Even hot packed green beans are only blanched…already canned green beans will be much softer and can easily pack more in the jar. This thicker product may mean that original canning instructions may not have enough time to get the heat through to the center of the jar. So the risks of under processing is higher.

Re-processing Will Result in Overcooked Food

The food will be overcooked! The quality will likely suffer. Again this is dependent on food type.

The food that is going into your jars is already very cooked and soft. Even though it is already cooked, you will still need to use the entire processing time. Processing twice will create mushy, unappetizing food.

Does Re Canning Really Save Money?

By the time you add your time in bottling up the food and the costs of jars and lids, the energy you use to run the canner for the processing time…are you really saving that much?

I’m all for being economical. I consider myself to be pretty frugal and I shop wisely, not wasting any of my food budget. But I guess I’m not convinced that the savings is that much.

Time is valuable to a busy woman (or men!). I know we love to can, but honestly…if it is not economical, I have a ton of other stuff to do with my time as well.

So What Do I Do with All that Extra?!

Plan your meals so that you will be using that food type often and store extras in the fridge. Or do some freezer preparation where you prepare several meals and freeze them.

Another option is to open the can, use your first serving, and then freeze the remaining food in serving-size portions.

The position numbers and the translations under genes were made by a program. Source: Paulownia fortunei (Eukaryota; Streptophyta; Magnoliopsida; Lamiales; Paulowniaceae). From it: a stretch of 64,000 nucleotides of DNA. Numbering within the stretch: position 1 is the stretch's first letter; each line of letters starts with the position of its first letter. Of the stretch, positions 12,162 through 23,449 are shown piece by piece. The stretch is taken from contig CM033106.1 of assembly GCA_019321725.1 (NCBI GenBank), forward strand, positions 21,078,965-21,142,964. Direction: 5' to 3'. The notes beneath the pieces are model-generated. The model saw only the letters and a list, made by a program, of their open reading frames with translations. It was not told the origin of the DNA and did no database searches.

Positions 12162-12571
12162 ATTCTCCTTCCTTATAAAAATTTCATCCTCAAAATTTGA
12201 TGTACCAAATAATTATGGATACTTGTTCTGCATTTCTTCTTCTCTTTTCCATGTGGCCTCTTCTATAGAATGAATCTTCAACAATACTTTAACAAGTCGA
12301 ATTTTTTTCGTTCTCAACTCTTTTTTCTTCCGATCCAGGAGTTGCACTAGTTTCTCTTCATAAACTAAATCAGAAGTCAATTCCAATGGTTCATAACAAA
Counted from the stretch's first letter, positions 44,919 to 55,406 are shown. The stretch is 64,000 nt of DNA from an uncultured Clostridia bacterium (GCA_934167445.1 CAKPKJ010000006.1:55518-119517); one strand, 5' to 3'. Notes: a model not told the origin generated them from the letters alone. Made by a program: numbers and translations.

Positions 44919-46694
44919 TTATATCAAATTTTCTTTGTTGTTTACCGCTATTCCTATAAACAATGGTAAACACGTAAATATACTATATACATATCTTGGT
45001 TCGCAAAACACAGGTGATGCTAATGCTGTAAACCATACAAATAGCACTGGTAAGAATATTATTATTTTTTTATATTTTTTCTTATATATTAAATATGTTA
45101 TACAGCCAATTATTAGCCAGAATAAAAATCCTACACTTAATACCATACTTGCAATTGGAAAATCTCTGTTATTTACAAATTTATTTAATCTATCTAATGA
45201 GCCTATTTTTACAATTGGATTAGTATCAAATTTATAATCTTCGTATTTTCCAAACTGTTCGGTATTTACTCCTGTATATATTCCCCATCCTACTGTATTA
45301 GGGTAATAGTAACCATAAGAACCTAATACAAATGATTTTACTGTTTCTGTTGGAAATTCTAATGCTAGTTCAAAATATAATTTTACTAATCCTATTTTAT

So my final recommendation is…don’t do it. Re-canning store-bought food has not been tested safe, I don’t know that it will save you that much, the food may turn out unappetizing, and freezing is so easy.

Question and Answers

Can you seal your own #10 cans?

Yes. But these are generally for dried foods in a home situation. There are can sealers available to seal #10 cans yourself. The can sealers are very expensive. They can sometimes be found for rent. This is something I did years ago with dried foods.

However for wet foods like tomatoes and green beans the processes will be very different than a commercial product. I do not know of any home canning testing done for #10 cans.

Related Pages

Altitude adjustments are important. Before processing your food, you should make sure you’re using the correct time/pressure for your specific altitude!

Pressure canner or water bath canner? Which one prevents the risk of botulism?

Learn about the two made different canning methods here. SimplyCanning.com uses USDA safety methods, with good reason!

Pin This to Find Later!

Re-Canning

Expand Your Pantry

Subscribe
Notify of
guest
5 Comments
Newest
Oldest Most Voted
Inline Feedbacks
View all comments
JustAMom
JustAMom
8 months ago

I turned whole canned tomatoes in to salad a few years ago. It turned out good, not as great as garden fresh. Ms. Wages salsa mix says you can use canned tomatoes with the mix. I dehydrated the corn and peas I was given to add to soups and rice.

Patricia
Patricia
1 year ago

Yesterday I canned grass-fed ground beef 80%-20%. Today each can is 1/3 full of fat. Is that too much fat?

Thank you,
Patricia

Mickee
Mickee
1 year ago

You are assuming that one has freezer space

Winona
Winona
1 year ago

But good for no teeth.